Metamorphism meaning

mĕtə-môrfĭzəm
The process by which rocks are altered in composition, texture, or internal structure by extreme heat, pressure, and the introduction of new chemical substances.
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Change in the mineralogical, structural, or textural composition of rocks under pressure, heat, chemical action, etc., which turns limestone into marble, granite into gneiss, etc.
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(geology) The process by which rocks are changed into other forms by the application of heat and/or pressure.
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(zoology) The process by which insects development through life stages -- as, for example, those of embryo, larva, pupa and imago. The life cycle of the butterfly is one of complete metamorphosis, in which the embryo grows within the egg, hatches into the larval stage caterpillar, enters the pupal stage within its chrysalis, and finally emerges as an adult butterfly imago.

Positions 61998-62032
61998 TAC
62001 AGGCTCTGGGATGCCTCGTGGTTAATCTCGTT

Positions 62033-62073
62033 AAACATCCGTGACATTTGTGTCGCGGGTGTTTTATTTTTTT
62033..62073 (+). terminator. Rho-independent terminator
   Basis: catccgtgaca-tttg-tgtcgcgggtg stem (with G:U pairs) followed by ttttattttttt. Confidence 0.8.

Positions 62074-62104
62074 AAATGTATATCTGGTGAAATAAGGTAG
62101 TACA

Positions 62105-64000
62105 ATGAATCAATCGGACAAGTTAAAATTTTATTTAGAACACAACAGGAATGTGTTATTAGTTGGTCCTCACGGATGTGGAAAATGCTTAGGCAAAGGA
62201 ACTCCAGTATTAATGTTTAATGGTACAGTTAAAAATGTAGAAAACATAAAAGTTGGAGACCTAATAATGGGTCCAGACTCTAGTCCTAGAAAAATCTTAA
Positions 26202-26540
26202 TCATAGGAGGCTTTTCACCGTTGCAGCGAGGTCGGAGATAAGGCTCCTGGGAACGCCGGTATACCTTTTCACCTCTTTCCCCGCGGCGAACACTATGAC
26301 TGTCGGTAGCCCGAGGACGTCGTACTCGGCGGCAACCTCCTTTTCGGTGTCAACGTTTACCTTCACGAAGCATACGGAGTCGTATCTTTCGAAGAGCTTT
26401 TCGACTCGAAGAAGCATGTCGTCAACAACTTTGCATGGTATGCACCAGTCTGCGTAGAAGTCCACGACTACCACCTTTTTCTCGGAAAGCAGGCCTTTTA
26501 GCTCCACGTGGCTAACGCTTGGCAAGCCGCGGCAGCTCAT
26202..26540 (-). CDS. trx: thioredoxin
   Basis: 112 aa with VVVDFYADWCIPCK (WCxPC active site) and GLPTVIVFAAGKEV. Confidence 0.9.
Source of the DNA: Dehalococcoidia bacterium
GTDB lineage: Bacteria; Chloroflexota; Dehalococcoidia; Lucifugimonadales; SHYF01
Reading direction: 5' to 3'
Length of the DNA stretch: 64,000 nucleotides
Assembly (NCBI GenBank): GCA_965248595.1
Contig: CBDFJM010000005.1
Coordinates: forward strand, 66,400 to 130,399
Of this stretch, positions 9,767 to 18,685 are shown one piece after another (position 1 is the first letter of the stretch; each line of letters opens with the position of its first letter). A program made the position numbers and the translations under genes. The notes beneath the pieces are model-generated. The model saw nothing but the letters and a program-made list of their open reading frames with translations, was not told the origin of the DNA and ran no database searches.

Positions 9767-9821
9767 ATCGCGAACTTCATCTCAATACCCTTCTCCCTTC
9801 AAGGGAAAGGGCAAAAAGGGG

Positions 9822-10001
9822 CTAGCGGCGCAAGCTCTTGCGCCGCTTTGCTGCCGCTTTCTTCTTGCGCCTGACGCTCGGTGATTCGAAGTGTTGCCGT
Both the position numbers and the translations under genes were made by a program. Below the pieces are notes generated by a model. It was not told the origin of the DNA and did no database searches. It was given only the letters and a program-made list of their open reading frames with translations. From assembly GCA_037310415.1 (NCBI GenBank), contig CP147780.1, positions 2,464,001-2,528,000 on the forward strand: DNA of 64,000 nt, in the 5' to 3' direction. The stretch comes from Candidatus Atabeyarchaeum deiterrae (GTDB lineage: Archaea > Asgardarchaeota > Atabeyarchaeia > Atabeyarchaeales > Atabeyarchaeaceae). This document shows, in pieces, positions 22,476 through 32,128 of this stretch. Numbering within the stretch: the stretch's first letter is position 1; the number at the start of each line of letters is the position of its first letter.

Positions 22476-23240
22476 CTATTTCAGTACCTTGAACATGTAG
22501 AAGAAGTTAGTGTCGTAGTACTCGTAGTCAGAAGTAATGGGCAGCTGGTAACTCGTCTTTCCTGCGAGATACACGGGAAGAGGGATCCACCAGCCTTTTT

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The process by which rocks are changed in composition, texture, or structure by extreme heat and pressure. &diamf3; In prograde metamorphism metamorphic rocks that were formed under low pressure and temperature conditions undergo a second metamorphic event in which they are exposed to higher pressures and temperatures. &diamf3; In retrograde metamorphism metamorphic rocks that were formed under high pressure and temperature conditions undergo a second metamorphic event in which they are exposed to lower pressures and temperatures.
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Origin of metamorphism

  • metamorph(ic) –ism

    From American Heritage Dictionary of the English Language, 5th Edition

  • From metamorphosis +"Ž -ism, after French métamorphisme.

    From Wiktionary